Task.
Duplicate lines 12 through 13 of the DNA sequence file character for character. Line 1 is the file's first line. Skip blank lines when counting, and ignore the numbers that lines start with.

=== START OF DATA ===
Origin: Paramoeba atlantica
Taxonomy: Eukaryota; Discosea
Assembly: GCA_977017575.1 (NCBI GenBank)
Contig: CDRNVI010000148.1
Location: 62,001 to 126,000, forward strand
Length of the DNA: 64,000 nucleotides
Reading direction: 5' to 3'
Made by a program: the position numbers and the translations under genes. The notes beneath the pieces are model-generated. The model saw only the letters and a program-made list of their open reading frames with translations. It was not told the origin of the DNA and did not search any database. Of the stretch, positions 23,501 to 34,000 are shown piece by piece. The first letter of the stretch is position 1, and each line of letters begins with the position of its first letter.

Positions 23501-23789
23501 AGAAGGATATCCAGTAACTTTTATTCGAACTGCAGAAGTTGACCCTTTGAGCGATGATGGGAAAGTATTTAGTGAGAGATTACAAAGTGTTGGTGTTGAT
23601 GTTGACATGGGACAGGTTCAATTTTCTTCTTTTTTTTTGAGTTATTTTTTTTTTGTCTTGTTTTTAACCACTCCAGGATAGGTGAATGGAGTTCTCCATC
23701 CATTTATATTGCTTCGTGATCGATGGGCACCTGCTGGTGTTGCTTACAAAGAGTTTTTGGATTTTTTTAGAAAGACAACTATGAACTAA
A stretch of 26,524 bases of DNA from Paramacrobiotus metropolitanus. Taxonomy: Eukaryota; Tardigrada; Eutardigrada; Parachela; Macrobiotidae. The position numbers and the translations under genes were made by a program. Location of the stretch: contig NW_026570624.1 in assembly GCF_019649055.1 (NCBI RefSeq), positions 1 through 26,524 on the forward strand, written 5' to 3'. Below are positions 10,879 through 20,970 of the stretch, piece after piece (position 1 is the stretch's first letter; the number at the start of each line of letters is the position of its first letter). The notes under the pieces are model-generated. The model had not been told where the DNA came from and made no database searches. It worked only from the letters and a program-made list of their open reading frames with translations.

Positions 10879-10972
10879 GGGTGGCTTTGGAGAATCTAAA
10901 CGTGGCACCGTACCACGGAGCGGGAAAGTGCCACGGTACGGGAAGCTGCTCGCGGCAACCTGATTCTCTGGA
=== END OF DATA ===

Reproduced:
23701 CATTTATATTGCTTCGTGATCGATGGGCACCTGCTGGTGTTGCTTACAAAGAGTTTTTGGATTTTTTTAGAAAGACAACTATGAACTAA
A stretch of 26,524 bases of DNA from Paramacrobiotus metropolitanus. Taxonomy: Eukaryota; Tardigrada; Eutardigrada; Parachela; Macrobiotidae. The position numbers and the translations under genes were made by a program. Location of the stretch: contig NW_026570624.1 in assembly GCF_019649055.1 (NCBI RefSeq), positions 1 through 26,524 on the forward strand, written 5' to 3'. Below are positions 10,879 through 20,970 of the stretch, piece after piece (position 1 is the stretch's first letter; the number at the start of each line of letters is the position of its first letter). The notes under the pieces are model-generated. The model had not been told where the DNA came from and made no database searches. It worked only from the letters and a program-made list of their open reading frames with translations.